In practice, if you shot ten exposures at 1/4 of a second, you’d probably get one or two sharp ones. If you were using a native Z-Mount lens, It’d be more like nine out of ten If you're using an adapted lens with built in VR however, the effect will compound. I did a bit of filming at 200mm handheld and it's surprisingly smooth. VR is a small advantage if you're going to be using adapted lenses, but it'll be immensely helpful when Nikon releases a full range of Z-Mount lenses.

Image quality is fantastic. 45.7 MP means huge amounts of detail, but also means you need high end lenses, a rock-solid tripod, and a decent PC to take full advantage of it all. You can reduce the resolution, and crop down to APS-C levels in camera if you want however. Like the D810 and D850, the Z7 has a native base ISO of 64, which gives a huge dynamic range, with shadows retaining plenty of detail.

At the other end of the scale, the Z7 handles high noise really well. At 6,400 there is almost no noise and you can push all the way up to 25,600 and have usable images (in a small instagram crop at least).

I feel like the wifi is a missed opportunity. You connect your phone to the camera using Nikon's app, Snapbridge, which lets you download pictures, and remotely control the camera. Using the app you can switch through aperture priority, shutter priority, manual ect and you can adjust all settings on the exposure triangle, as well as exposure compensation and white balance, which is all good. The problem is that the camera takes ages to connect, and it disconnects every time you go back to the app's main menu. Also, it's a pain to use for really long exposures greater than 30 seconds. You can't select bulb mode from the app, so you need to go into the camera, select manual, then bulb mode, then go back to the app. Not a huge deal in itself, but the app doesn't let you set a timer or an exposure time, so you need to hit the shutter button and hit it again when you think you've nailed the exposure. No timer appears on the screen, and you can't exit out of the app to open a timer app because this will disconnect you. I do alot of long exposure photography and I really found this one annoying. Also, for some strange reason, you can't use ISO 64 with bulb mode on snapbridge, which for me makes it useless. If i'm shooting a long exposure landscape image, I’d want the lowest possible ISO.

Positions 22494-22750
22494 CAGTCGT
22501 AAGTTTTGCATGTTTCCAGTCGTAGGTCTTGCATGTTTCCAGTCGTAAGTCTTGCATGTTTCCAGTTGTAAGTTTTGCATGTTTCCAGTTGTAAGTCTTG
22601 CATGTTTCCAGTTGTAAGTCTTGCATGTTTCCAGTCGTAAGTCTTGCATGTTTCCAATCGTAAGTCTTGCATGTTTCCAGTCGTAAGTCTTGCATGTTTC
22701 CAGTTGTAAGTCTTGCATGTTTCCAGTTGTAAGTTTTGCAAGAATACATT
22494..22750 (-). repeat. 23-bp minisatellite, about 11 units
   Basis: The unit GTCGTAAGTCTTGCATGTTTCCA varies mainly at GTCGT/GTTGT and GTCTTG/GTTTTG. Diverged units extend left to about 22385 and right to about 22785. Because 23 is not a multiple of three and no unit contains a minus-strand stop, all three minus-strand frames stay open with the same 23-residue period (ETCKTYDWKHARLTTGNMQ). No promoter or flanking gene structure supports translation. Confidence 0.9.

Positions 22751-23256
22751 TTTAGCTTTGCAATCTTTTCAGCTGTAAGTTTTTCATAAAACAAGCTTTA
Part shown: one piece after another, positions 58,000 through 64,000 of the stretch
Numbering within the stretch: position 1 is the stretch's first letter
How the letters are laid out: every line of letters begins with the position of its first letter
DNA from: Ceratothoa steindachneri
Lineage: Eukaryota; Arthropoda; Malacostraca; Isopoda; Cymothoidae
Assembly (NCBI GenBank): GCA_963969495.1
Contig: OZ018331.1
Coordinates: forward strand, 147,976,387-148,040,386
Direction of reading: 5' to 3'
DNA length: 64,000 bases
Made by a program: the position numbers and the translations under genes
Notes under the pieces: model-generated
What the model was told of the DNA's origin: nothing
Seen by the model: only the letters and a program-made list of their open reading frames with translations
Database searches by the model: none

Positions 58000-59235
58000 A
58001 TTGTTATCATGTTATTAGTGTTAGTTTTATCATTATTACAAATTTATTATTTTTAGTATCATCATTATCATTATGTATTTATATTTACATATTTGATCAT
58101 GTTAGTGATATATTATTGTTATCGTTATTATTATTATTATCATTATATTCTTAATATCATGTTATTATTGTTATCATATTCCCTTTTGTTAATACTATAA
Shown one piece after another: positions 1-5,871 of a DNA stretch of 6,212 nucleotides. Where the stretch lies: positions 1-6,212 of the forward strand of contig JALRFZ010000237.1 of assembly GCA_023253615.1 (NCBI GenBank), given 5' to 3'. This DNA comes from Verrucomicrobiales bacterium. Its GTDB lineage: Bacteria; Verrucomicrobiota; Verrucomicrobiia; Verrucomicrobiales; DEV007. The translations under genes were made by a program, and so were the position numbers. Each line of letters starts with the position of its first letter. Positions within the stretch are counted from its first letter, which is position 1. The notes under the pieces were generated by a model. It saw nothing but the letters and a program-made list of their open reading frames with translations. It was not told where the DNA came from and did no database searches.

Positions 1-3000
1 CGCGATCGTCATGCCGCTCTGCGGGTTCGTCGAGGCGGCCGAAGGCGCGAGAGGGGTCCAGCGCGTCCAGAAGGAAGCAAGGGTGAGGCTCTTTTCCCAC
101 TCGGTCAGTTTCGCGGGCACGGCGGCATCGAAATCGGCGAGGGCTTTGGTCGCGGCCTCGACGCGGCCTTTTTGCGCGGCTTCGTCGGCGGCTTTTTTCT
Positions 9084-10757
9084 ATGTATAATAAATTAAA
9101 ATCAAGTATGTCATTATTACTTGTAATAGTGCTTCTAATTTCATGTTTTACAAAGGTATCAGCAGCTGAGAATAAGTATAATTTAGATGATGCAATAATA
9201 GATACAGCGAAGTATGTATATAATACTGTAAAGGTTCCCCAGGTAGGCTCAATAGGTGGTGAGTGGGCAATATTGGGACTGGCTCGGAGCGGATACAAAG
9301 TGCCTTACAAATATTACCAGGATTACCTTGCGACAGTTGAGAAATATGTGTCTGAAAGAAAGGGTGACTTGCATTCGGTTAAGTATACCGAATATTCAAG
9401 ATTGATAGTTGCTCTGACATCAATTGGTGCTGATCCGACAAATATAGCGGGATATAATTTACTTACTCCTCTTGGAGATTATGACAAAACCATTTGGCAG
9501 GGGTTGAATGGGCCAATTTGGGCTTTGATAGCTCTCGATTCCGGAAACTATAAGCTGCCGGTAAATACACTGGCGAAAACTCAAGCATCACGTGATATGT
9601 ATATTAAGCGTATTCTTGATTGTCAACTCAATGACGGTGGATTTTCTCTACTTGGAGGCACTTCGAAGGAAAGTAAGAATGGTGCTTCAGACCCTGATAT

I did like how I could preview the images on my phone however. One afternoon I was shooting down at Kirribili and a few of my friends were shooting at different vantage points around the Sydney Harbor. I could quickly share with them images straight out of camera without taking a photo of the back screen.

Despite what Nikon have said, I didn't find the focusing to be as good as the D850, and in some cases even my D800. In good light it is very quick, but in reduced light with low contrast it would often hunt. You would need to position the focus point over an area of significant contrast and hope that it nails it.

You can select a small, medium or large focus point (as well as area focus ect) but I found the medium focus point to be the quickest. The native lens i tested (24-70 f4) was slightly better than adapted lenses, but neither were amazing.

For me, these are the main points. Yes it only has the one card slot, and battery life is a little less than a DSLR, but it's not too bad. Is it worth buying? I think it depends on what you're shooting with at the moment and also how rich you are. It's currently sitting at $5,500 with the adapter, which is unbelievably expensive, almost $1,000 more than the D850. If you shoot weddings, portraits, sports ect i'd probably go for the D850, but if you're almost exclusively landscape like me then it's an absolute cracker, and will only get better when new native lenses become available.